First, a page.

Tom

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48,067
Ned said:
I can't recall seeing one biodiesel station in our travels.

That would be a very good reason not to use it.
 

Wendy

Site Team
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May 14, 2005
Posts
12,535
Location
Colorado
Exxon/Mobil in Durango, Colorado, has biodiesel. Only one I've ever noticed but then, I don't use diesel so don't actively look for it. I'll probably notice more now, since it's come up. We're leaving for California on Thursday so will have a chance to look in 5 states. Wouldn't it be nice if they could develop a renewable fuel so we could thumb our noses at the oil industry?
 

BernieD

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Joined
Mar 1, 2005
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5,859
Location
Goodyear, AZ
Ned said:
Warranty issues are certainly a consideration, but supply is probably the biggest reason we don't use biodiesel.  I can't recall seeing one biodiesel station in our travels.  I have seen a few that have premixed biodiesel, 5-10% typically.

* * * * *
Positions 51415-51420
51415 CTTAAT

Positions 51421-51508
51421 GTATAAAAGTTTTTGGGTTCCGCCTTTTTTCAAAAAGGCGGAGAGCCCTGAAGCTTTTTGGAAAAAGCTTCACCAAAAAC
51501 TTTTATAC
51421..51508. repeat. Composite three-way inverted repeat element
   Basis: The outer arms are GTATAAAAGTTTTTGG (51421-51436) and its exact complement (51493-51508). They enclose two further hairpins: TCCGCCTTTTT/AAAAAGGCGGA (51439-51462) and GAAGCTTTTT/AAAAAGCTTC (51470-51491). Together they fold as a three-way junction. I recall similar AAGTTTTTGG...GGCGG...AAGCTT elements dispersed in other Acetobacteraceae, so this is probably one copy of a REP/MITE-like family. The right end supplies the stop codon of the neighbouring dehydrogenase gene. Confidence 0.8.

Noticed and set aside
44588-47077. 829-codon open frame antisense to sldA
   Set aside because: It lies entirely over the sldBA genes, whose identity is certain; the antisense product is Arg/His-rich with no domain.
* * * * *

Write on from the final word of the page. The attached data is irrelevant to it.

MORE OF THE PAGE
Cummins has indicated that 5-10% bio fuel is acceptable in it's engines. But as you said, you don't see the stations selling it.
 

quasi

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Joined
Mar 31, 2005
Posts
49
Location
Northern Kentucky
What is the cost for biodiesel compared to petroleum based? 

I wonder if we all start using it will there be a soybean or millet cartel controlling supply? Will a terrorist bombing in Lebanon send the price of Crisco to the moon? ;D
Q
 

blueblood

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Joined
Mar 16, 2005
Posts
1,082
Pam said:
Hi again, not sure if this is the appropriate topic, but search showed no threads on this.